More shallow water.

3:  If you want to persist with these stubborn trout that you can see but will not bite, consider Czech nymphing for them. This is not everybody’s cup of tea and indeed is frowned upon by some. Both methods have their time and place but Czech nymphing basically eliminates drag, need for an indicator, noise on the water when casting and fly line on the water. In short, presentation of a nymph to a trout whilst using this method, is superior to conventional nymphing in my opinion. It has its drawbacks if there is wind about or an accurate long cast say under a tree is required. Even so, with practice, you can get very accurate with the Czech nymph method and as it is more of a lob than a cast, emphasis should be put into trying to bring the nymph down from the sky vertically so that the only disturbance to the water is similar to a raindrop. Can be achieved with practice.

4:   Consider changing your fly line to a colour that contrasts to the background if it doesn’t already. If the trout are spooky this will help.

5:  Stating the obvious, change your nymphs and leader but go smaller with the nymphs and light as you dare with the leader.

6:  Make sure you are not coming into the Trout’s window. Crouch if necessary or if there is a bush close by see if you can use it as a shield and even cast around. Ensure no shadows are on the water.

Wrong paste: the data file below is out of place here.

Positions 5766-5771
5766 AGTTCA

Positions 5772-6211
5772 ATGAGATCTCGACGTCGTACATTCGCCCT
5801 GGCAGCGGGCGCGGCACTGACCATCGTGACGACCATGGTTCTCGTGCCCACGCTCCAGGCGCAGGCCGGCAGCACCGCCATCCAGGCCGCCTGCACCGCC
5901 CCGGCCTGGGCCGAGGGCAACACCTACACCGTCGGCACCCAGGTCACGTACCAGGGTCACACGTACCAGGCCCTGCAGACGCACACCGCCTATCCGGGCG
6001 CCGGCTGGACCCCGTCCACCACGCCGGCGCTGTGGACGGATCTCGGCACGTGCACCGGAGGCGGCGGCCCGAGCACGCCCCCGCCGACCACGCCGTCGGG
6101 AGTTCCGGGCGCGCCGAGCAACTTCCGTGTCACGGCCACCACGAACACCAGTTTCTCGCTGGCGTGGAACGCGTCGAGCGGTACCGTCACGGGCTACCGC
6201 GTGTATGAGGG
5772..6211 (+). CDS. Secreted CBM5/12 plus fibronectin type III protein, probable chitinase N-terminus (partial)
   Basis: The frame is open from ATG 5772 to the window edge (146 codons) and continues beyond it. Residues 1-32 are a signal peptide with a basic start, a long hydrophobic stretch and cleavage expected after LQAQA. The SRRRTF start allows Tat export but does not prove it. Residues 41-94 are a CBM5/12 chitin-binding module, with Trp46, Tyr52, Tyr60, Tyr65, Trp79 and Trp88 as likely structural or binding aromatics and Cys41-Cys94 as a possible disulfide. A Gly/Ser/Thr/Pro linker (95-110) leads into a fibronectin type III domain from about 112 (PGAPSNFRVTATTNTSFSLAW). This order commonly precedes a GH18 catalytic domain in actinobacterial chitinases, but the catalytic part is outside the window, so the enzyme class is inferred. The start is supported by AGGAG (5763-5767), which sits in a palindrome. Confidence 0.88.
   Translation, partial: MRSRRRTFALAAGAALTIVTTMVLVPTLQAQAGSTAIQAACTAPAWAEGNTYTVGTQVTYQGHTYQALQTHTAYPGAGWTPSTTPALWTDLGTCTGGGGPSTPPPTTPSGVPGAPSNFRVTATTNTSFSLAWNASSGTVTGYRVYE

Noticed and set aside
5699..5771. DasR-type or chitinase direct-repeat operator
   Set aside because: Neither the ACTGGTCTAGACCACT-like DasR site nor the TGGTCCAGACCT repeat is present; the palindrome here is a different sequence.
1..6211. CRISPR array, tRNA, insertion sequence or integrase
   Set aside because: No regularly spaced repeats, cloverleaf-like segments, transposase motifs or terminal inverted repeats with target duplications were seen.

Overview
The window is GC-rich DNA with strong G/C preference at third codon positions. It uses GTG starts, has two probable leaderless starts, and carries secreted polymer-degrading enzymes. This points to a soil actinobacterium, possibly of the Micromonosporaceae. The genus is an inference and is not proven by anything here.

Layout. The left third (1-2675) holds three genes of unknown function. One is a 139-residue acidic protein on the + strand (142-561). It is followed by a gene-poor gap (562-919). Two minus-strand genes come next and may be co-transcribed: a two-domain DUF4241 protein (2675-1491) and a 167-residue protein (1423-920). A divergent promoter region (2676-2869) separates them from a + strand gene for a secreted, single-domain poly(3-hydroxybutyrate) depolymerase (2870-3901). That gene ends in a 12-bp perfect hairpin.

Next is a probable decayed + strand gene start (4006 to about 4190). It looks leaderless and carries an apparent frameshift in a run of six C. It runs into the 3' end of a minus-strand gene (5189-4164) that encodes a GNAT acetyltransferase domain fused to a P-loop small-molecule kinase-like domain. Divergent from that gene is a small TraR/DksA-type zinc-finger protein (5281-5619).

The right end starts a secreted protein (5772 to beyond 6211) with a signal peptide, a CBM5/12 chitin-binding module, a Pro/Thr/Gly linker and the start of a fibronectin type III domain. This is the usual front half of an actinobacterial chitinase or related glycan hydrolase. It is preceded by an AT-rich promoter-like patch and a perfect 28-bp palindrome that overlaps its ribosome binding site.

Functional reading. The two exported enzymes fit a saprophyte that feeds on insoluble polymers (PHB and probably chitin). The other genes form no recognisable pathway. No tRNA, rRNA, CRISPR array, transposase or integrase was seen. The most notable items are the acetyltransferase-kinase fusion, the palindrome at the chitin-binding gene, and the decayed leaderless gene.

The result, a prime fresh rainbow.

7:   Don’t wear bright colours. Neutral colours that contrast with the background are what is required.

8:  Move quietly. Sound transmits very easily and fast through water.

9:  Don’t overfish the area. If time allows and you are not hogging the spot, rest the water, (have a cuppa), then try again.

I hope these tips help and are useful.

Cheers – Brian Willson – NZPFGA member (021667867)


My name is Brian Willson and I have been a fly fisher for over 50 years. I am a professional fishing guide and current NZPFGA member of which I have served at executive level and have guided anglers of different skill sets, ages and gender from all over the world. I have also written two books on fly fishing and am a keen artist. I am passionate about fly fishing and the therapeutic qualities it offers and enjoy sharing this experience with people on and off the water. Over the years I have made some amazing friendships that continue to this day. I have partnered up with one of these friendships, Barrie Barnes from I Love Fly Fishing, and I sell exclusively, quality, affordable fly fishing gear at my premises at 8 Wiremu Street, Turangi, the designated I Love Fly Fishing shop in Turangi which is open all hours— just ring 021667867 anytime. I take a serious interest in my clients and freely offer advice when asked and am happy to talk fishing anytime. Tight lines, Brian Willson